ISLAMABAD - Pakistan Tehreek-i-Insaaf Chairman Imran Khan Saturday sworn-in as 22nd Prime Minister of Pakistan, ushering in a new political era in the developing country which faces daunting challenges.

High hopes are pinned on the World Cup cricket hero whose taking of power marked the end of decades of rotating leadership between the ousted Pakistan Muslim League-Nawaz and the Pakistan Peoples Party, punctuated by periods of army rule.

President Mamnoon Hussain administered the oath to the new prime minister at Aiwan-i-Sadr in a simple ceremony, which began as the trumpeters of the Presidential Guard played the arrival tune.

Attired in a black Sherwani and white Shalwar, Imran entered the hall along with President Mamnoon and caretaker prime minister Justice (r) Nasirul Mulk and went straight to the dais.

The national anthem was played and the Cabinet Secretary announced opening of the event with the recitation from the Holy Quran. The 15-minute event began at 10:10am and was televised live by the state broadcaster PTV.

President Mamnoon Hussain administered the oath to PTI chief in Urdu and few times Imran fumbled and felt difficulty in pronouncing some words.

He swore to “discharge my duties and perform my functions honestly, to the best of my ability... and always in the interest of the sovereignty, integrity, solidarity, well-being and prosperity of Pakistan”.

It was one of the most jam-packed events in the history of the Aiwan-e-Sadr as the Presidency staff barely managed to squeeze in over 900 seats in a hall. However, the members of the opposition parties opted to stay away from the ceremony.

The hall was almost full to capacity by 0900 hrs. Khan, who secured 176 votes from the National Assembly Friday, against 96 by Mian Shehbaz Sharif of the PML-N, looked relaxed after weeks of tense politicking and efforts to set up a new government.

Khan shook hands with a long meandering line up of guests, who were lucky enough to get through the strict security and protocol cordons of the Aiwan-e-Sadr. However, the jubilant party workers continued to jump lines, prompting the security to an early end to the reception.

In her first public appearance since their wedding, Imran Khan’s third wife Bushra Bibi appeared escorted by tight security and covered from head to toe.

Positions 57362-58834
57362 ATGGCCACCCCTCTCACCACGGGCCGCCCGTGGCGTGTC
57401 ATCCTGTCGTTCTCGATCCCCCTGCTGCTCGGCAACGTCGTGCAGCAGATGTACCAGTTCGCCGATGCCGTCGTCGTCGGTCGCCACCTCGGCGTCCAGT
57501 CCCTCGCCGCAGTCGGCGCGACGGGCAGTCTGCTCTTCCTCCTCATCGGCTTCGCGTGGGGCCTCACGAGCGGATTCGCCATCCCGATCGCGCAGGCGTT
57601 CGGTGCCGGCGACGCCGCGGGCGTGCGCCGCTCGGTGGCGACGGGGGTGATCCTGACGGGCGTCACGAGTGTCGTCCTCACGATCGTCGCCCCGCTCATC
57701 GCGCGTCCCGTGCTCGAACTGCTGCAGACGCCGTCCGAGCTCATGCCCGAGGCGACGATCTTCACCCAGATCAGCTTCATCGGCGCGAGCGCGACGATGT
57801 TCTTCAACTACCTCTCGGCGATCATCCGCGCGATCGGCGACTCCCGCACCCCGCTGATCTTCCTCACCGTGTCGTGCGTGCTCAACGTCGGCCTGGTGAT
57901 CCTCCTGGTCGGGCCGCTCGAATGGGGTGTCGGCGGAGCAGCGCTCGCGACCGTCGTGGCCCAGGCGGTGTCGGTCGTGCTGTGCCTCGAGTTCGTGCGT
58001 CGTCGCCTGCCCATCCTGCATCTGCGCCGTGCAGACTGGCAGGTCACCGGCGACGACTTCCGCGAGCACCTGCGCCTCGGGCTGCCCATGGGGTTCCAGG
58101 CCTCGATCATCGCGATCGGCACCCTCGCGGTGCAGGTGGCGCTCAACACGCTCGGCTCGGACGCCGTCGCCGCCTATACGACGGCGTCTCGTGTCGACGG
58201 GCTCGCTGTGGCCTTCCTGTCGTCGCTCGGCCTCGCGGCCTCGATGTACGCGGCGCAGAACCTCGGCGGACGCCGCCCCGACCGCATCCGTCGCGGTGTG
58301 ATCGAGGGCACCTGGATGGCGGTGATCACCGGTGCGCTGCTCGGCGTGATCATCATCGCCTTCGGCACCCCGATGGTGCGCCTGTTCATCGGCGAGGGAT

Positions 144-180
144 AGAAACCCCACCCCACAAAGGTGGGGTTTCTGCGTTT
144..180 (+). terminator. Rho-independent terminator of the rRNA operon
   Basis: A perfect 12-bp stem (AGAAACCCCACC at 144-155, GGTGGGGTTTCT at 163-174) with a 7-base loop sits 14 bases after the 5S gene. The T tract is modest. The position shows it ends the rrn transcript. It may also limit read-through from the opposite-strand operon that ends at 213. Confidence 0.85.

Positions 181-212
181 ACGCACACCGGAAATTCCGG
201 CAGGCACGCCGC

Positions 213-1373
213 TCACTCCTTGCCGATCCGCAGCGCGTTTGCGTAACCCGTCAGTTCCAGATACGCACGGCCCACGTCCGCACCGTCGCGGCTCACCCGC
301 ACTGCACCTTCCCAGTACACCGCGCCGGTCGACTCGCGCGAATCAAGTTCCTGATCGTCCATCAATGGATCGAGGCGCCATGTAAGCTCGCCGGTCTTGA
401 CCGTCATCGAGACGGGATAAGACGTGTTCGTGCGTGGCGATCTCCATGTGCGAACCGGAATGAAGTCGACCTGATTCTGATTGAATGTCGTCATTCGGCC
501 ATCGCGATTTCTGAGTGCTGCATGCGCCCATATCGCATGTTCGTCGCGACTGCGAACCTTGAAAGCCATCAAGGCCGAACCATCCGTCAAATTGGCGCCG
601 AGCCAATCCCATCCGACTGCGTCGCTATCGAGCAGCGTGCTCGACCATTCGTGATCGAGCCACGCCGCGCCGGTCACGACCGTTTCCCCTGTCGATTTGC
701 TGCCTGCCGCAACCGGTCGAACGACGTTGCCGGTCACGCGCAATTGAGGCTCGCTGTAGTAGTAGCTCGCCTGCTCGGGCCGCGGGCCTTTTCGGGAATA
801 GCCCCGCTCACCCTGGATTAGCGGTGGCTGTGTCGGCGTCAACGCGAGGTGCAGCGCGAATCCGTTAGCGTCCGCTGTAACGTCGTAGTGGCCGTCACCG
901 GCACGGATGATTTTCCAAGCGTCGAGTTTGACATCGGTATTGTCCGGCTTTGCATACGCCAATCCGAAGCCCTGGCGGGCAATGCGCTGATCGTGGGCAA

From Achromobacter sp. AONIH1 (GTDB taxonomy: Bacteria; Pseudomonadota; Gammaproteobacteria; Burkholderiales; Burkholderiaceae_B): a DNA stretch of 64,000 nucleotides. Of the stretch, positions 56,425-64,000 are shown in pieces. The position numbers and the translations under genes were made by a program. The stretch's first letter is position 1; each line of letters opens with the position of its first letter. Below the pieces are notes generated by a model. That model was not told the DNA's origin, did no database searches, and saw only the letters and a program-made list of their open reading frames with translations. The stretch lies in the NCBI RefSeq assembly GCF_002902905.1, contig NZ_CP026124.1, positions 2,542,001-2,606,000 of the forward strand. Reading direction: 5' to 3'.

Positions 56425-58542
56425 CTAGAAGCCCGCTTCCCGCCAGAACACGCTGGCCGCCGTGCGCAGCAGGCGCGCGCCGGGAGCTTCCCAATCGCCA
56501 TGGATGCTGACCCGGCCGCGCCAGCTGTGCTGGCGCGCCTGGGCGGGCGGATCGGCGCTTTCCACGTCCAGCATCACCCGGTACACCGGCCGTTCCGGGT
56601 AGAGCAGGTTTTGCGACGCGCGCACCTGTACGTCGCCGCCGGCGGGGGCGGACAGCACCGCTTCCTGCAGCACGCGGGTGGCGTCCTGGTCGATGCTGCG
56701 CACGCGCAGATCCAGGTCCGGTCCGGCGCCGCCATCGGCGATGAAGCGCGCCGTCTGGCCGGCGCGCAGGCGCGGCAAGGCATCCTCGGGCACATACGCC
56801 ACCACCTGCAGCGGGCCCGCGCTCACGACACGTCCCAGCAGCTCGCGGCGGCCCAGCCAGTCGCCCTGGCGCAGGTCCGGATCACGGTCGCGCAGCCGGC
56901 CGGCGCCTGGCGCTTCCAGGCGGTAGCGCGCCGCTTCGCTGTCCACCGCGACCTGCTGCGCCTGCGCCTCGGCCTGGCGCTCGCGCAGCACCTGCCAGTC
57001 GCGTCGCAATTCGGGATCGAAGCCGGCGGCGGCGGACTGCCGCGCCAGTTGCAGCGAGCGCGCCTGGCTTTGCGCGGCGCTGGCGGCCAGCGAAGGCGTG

Attired in an all white dress with a matching veil and rosary, she kept her eyes cast modestly downwards during the ceremony.

Mrs Khan got the front seat, next to the wife of caretaker Prime Minister Justice (r) Nasirul Mulk and exchanged greetings with the guests. All the women guests made it a point to greet the First Lady.

The guests comprised diplomats, top beaming leadership of PTI, the three services chiefs and the Chairman Joint Chiefs of Staff Committee and the senior government officials.

Former Indian cricketer Navjot Singh Sidhu was one of the special invitees from India at the swearing-in ceremony, besides a number of Pakistani cricket stars – including Javed Miandad, Rameez Raja, Wasim Akram, Inzimmam ul Haq, Aaqib Javed, Mushtaq Ahmed, Mohsin Hassan Khan and Mudassar Nazar.

Seated in the first row, Navjot Sidhu seemed to be one of the most sought after personalities in the crowd, as a beeline of guests continued to warmly shake hands with him and get a snap and an autograph.

Chief of the Army Staff General Qamar Javed Bajwa shook hands with all the guests in the front row. He warmly shook hands with Sidhu and the two hugged twice, a traditional Punjabi style of meeting, and exchanged pleasantries.

Singers Salman Ahmed and Ibrarul Haq, who lost election on the PTI tickets, and actor Javaid Sheikh were also among the guests, besides Vikram Singh Mehta – an old Oxford colleague of Imran Khan.

Perhaps for the first time in the history of such types of high-profile ceremonies, the guests were just offered tea and biscuits on the desire of Imran Khan, who wants simplicity and frugality to be the hallmark of his government.

Khan in his party’s manifesto had pledged to serve “as a movement to fight for a just and equitable society based on Riasat-i-Madina established by Prophet Muhammad (Peace Be Upon Him)”.

The enthusiastic party supporters at the event described success of Khan as nothing but a dream come true for the cricketer-turned-politician who single-handedly launched his Tehreek-e-Insaf (Movement for Justice) in 1996.

The PTI had managed to secure only 314,820 votes against 8,751,793 of the PML-N in the 1997 election. As a comparison, the PTI got 16,903,702 against 12,934,589 of PML-N in 2018.

As soon as Imran Khan took the oath, the social media erupted with congratulatory messages from across the world.

The British prime minister, who talked to Imran last night, in a tweet said: “Pleased to talk to @ImranKhanPTI, Prime Minister of Pakistan. The UK and Pakistan share deep and important links. There is plenty for our two countries to work together on, not least increasing bilateral trade and mutual security issues.”

Strict security measures were adopted to screen guests at the entrance. Three additional special walkthrough gates were installed to ensure swift clearance of guests at the President House.

Prime Minister Imran Khan after the oath went to the PM House where he was accorded guard of honour by a contingent of the three services. The national anthem was played, he was given a salute and he reviewed the smartly turned out contingent. Later he was given a briefing about the working of his office.